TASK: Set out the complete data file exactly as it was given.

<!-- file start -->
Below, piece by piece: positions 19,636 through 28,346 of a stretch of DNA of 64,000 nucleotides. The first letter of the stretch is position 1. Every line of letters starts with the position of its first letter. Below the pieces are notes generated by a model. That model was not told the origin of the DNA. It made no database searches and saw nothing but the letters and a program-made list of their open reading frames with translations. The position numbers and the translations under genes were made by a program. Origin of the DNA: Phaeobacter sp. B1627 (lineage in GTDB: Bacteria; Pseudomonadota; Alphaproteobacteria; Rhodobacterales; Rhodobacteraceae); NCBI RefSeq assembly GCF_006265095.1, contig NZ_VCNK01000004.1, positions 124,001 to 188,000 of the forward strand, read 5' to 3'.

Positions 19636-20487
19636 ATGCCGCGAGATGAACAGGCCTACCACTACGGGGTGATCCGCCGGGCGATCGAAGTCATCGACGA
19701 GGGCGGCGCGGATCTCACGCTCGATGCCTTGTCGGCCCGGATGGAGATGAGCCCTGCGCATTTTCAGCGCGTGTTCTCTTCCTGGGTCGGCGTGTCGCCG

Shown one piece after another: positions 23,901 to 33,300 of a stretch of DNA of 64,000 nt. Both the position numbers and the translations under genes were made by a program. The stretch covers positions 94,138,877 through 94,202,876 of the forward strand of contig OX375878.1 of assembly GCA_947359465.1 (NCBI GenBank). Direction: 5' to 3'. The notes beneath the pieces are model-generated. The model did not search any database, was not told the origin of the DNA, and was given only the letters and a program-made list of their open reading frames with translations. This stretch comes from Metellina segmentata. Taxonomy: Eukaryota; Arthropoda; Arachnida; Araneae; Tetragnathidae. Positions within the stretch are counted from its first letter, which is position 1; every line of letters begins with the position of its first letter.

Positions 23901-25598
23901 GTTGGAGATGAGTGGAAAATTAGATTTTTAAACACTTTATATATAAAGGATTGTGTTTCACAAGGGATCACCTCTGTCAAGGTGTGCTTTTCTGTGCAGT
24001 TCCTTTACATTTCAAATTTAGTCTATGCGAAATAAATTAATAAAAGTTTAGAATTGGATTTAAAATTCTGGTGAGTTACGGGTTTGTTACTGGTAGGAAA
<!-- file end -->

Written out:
Below, piece by piece: positions 19,636 through 28,346 of a stretch of DNA of 64,000 nucleotides. The first letter of the stretch is position 1. Every line of letters starts with the position of its first letter. Below the pieces are notes generated by a model. That model was not told the origin of the DNA. It made no database searches and saw nothing but the letters and a program-made list of their open reading frames with translations. The position numbers and the translations under genes were made by a program. Origin of the DNA: Phaeobacter sp. B1627 (lineage in GTDB: Bacteria; Pseudomonadota; Alphaproteobacteria; Rhodobacterales; Rhodobacteraceae); NCBI RefSeq assembly GCF_006265095.1, contig NZ_VCNK01000004.1, positions 124,001 to 188,000 of the forward strand, read 5' to 3'.

Positions 19636-20487
19636 ATGCCGCGAGATGAACAGGCCTACCACTACGGGGTGATCCGCCGGGCGATCGAAGTCATCGACGA
19701 GGGCGGCGCGGATCTCACGCTCGATGCCTTGTCGGCCCGGATGGAGATGAGCCCTGCGCATTTTCAGCGCGTGTTCTCTTCCTGGGTCGGCGTGTCGCCG

Shown one piece after another: positions 23,901 to 33,300 of a stretch of DNA of 64,000 nt. Both the position numbers and the translations under genes were made by a program. The stretch covers positions 94,138,877 through 94,202,876 of the forward strand of contig OX375878.1 of assembly GCA_947359465.1 (NCBI GenBank). Direction: 5' to 3'. The notes beneath the pieces are model-generated. The model did not search any database, was not told the origin of the DNA, and was given only the letters and a program-made list of their open reading frames with translations. This stretch comes from Metellina segmentata. Taxonomy: Eukaryota; Arthropoda; Arachnida; Araneae; Tetragnathidae. Positions within the stretch are counted from its first letter, which is position 1; every line of letters begins with the position of its first letter.

Positions 23901-25598
23901 GTTGGAGATGAGTGGAAAATTAGATTTTTAAACACTTTATATATAAAGGATTGTGTTTCACAAGGGATCACCTCTGTCAAGGTGTGCTTTTCTGTGCAGT
24001 TCCTTTACATTTCAAATTTAGTCTATGCGAAATAAATTAATAAAAGTTTAGAATTGGATTTAAAATTCTGGTGAGTTACGGGTTTGTTACTGGTAGGAAA